COLUMN: Joe's turn
As a Detroit Lions fan first, and even an Atlanta Falcons fan second, this Super Bowl is going to be a little less fun for me.
Sure, it’s the story of brother coaches, two underrated quarterbacks and Baltimore Ravens linebacker Ray Lewis’ supposed last career game.
There are plenty of reasons to stand by both Baltimore and San Francisco, but I can’t help looking past those storylines to a slightly more personal one.
When 49ers quarterback Colin Kaepernick takes his first snap Sunday, he’ll rely on his 6-foot-5, 315-pound left tackle to watch his back.
That tackle – Joe Staley – graduated from Central Michigan in 2007. He was drafted 28th overall by San Francisco.
I got the opportunity to meet Staley two years ago at a press conference at CMU’s spring football game.
As journalists and camera personnel crowded into a narrow press box, three former CMU players took turns answering questions.
Quarterback Dan LeFevour was the first to speak, answering questions about his tryouts with several teams, hoping to make a name for himself in the NFL.
Next, Green Bay Packers linebacker Frank Zombo held the reporters’ attention, speaking of his team’s recent Super Bowl victory.
After a lone season in the NFL, the Sterling Heights native went from undrafted free agent to recording a sack and five tackles on the biggest stage imaginable.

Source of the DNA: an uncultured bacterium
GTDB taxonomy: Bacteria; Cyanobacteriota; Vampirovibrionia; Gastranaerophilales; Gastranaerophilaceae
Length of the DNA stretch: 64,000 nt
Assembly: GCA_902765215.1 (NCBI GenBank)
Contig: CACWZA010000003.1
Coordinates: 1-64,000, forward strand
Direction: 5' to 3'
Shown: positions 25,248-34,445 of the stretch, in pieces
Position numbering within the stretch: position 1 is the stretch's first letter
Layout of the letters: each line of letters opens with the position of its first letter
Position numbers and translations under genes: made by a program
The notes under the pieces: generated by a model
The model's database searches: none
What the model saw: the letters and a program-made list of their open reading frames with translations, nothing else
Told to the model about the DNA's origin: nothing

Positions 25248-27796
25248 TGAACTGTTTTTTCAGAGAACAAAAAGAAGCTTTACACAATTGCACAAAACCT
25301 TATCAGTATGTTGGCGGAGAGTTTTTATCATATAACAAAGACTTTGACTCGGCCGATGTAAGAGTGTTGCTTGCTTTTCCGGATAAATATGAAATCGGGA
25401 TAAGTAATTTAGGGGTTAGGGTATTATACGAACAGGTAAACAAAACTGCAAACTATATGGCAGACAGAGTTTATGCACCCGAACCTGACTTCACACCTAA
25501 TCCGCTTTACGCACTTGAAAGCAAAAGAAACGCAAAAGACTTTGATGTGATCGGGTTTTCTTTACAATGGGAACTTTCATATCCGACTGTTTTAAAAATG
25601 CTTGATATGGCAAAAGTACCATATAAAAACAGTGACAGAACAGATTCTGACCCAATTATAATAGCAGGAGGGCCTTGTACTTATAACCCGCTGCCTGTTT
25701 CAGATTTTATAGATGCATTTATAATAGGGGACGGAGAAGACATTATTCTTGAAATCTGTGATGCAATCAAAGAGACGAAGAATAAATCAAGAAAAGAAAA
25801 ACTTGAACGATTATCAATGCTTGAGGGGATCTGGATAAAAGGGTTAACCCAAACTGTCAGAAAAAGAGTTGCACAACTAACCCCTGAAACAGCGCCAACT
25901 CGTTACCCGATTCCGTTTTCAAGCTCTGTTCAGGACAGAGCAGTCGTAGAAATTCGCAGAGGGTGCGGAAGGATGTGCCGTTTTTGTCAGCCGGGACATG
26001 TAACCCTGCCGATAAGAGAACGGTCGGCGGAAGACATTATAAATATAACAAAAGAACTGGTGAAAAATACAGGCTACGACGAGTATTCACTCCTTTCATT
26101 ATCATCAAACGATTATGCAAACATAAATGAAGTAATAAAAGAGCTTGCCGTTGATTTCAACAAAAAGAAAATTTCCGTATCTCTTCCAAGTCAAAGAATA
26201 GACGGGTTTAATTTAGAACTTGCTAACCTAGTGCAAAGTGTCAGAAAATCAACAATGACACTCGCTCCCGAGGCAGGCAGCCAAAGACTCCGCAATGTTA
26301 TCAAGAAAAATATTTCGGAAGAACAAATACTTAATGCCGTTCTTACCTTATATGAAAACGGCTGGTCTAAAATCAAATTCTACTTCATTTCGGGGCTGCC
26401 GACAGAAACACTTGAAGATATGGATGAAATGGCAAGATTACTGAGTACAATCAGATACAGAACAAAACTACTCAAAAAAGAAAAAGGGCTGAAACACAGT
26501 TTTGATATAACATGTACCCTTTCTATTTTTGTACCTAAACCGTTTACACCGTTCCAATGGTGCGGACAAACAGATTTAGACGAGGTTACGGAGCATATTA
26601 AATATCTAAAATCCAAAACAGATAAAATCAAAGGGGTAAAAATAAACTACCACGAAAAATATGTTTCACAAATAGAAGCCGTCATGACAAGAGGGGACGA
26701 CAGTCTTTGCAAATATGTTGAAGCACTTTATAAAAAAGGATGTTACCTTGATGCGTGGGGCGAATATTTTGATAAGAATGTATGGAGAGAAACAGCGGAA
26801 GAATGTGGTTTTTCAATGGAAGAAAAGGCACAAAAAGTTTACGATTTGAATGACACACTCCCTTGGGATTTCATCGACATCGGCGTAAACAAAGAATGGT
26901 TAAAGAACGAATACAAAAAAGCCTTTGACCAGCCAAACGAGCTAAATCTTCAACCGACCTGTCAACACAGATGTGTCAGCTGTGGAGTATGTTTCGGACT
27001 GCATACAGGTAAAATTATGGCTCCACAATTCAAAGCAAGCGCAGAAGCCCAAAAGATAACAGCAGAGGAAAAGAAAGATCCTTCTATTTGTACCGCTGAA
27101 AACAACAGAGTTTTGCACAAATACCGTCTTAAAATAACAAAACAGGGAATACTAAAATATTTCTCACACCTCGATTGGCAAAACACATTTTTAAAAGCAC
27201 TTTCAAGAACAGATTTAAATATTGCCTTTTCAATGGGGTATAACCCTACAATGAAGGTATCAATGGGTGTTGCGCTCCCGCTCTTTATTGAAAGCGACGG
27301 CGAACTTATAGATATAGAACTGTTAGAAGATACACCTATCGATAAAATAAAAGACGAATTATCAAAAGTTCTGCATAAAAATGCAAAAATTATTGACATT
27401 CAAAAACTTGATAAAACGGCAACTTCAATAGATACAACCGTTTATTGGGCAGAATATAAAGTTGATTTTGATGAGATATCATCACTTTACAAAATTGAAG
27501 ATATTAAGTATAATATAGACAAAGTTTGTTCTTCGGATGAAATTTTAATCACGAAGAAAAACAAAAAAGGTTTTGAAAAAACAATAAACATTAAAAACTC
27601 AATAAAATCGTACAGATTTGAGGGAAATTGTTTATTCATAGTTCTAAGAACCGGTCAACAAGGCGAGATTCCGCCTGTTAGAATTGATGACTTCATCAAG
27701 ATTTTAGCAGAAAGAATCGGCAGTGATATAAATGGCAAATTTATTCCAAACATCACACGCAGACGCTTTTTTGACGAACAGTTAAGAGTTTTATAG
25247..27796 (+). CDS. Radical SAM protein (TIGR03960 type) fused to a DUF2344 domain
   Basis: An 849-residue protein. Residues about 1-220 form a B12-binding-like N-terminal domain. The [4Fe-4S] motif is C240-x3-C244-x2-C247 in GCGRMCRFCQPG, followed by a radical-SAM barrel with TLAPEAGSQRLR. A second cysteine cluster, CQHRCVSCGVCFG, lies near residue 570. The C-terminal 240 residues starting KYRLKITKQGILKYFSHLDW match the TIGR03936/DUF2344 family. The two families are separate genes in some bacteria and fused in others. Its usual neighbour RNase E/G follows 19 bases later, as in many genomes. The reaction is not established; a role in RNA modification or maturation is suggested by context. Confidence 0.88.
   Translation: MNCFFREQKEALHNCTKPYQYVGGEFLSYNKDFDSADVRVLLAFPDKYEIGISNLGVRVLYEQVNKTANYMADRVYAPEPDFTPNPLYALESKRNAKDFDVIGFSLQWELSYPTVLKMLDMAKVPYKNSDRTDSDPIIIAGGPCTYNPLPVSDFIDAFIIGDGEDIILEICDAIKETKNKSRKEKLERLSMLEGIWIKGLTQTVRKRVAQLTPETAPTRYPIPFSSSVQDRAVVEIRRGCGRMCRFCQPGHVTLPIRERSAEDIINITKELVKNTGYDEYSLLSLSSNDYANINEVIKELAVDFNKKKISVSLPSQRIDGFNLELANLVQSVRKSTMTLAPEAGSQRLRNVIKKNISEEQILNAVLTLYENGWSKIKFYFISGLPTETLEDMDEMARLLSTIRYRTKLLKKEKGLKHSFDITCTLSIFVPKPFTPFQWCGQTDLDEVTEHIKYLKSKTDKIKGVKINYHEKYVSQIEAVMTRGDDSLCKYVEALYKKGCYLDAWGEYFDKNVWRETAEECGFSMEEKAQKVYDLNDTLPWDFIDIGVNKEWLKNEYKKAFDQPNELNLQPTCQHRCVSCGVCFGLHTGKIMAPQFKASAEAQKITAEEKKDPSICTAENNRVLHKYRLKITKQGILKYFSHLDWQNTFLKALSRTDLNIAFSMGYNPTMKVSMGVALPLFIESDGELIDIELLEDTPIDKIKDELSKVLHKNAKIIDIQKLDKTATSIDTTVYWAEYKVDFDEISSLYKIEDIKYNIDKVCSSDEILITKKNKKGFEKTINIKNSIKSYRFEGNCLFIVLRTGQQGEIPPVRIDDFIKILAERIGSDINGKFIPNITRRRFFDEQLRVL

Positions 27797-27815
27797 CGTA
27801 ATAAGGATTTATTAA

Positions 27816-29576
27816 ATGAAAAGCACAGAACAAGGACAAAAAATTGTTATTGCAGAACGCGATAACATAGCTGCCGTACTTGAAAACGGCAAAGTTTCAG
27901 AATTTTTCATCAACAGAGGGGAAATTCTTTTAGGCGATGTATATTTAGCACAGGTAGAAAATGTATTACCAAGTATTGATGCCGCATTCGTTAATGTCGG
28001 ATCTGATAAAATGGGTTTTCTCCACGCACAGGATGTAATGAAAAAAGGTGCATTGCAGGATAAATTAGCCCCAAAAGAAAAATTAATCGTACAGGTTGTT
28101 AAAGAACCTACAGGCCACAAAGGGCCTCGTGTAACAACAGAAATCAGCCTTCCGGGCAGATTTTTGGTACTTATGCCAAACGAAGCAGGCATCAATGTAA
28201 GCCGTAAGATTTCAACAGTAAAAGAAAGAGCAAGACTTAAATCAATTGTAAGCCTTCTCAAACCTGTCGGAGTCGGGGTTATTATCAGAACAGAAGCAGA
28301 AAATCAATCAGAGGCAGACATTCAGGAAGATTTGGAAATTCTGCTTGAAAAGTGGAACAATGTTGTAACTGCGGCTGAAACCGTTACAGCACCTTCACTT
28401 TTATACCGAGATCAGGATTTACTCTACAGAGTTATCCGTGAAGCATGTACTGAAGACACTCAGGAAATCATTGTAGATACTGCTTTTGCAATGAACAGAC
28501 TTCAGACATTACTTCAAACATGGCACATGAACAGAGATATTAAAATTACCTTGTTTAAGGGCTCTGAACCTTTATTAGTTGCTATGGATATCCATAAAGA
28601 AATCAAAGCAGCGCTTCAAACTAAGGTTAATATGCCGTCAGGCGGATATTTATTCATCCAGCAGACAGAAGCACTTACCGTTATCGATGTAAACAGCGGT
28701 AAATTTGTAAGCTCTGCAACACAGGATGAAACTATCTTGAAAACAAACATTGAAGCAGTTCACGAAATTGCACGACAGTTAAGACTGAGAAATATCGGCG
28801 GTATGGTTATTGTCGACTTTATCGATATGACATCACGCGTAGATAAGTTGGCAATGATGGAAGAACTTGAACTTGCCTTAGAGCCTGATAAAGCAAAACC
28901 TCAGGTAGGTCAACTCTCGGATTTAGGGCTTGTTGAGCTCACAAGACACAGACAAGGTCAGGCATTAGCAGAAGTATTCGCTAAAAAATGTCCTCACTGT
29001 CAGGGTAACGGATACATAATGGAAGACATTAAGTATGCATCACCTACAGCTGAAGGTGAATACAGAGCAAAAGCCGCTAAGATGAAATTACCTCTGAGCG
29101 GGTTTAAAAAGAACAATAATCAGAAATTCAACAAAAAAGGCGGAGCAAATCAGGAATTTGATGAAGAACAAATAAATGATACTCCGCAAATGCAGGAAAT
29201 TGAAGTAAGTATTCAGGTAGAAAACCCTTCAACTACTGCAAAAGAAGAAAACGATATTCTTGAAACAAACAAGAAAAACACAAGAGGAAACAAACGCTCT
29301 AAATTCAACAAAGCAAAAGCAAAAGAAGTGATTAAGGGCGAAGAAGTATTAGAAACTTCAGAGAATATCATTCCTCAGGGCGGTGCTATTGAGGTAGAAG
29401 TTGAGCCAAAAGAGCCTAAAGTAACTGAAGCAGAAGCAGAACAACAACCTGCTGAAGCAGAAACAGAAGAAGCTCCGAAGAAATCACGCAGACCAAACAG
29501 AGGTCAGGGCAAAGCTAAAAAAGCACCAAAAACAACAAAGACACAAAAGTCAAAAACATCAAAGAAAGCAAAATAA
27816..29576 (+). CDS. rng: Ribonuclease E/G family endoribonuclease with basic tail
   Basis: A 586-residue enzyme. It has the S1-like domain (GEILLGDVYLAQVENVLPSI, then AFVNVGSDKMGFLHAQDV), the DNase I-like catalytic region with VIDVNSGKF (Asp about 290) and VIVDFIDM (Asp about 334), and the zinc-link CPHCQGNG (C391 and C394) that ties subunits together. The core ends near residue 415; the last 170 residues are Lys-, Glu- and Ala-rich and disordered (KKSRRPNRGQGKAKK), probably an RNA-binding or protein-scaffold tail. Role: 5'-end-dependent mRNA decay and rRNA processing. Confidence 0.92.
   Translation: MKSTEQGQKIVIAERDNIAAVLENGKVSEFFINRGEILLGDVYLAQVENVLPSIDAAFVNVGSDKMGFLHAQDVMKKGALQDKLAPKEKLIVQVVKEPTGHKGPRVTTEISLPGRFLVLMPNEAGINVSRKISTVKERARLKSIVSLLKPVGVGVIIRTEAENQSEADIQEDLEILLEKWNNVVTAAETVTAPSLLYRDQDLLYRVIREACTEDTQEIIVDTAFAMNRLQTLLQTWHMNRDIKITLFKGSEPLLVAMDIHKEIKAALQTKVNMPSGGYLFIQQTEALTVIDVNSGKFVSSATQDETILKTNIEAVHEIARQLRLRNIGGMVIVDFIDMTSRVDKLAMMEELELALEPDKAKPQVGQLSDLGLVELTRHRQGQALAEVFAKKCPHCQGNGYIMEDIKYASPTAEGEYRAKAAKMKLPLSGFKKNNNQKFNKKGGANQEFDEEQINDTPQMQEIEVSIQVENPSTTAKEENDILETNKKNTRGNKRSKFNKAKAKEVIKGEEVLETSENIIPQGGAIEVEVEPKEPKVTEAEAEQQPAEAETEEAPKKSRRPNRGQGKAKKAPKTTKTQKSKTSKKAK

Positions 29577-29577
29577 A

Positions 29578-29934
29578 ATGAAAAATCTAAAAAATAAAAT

Zombo wasn’t arrogant, but he was proud. He had achieved something many players only dream of – he won a Super Bowl.
As the media ran out of questions for their second guest, Staley drew what was left of the room’s attention.
He was picked in the first round of the 2007 draft but had not reached the playoffs in his first three seasons.
Sitting in the press box, he joked with Zombo about his cockiness now that he earned a ring. That same year, rookie wide receiver Antonio Brown made crucial plays in his first Super Bowl appearance for the Pittsburgh Steelers.
But the offensive tackle did seem a little agitated by the rookies good fortune.
Two years later, Staley has his chance to even the score with his fellow alum.
Starting at left tackle for San Francisco, the former Chippewa will play in his first super bowl, and I can’t help but be excited for him.
Linemen don’t get the attention quarterbacks, wide receivers and running backs get. They don’t get the attention linebackers get.
But a ring is a ring, and I’ll never get sick of seeing CMU alums donning championship rings.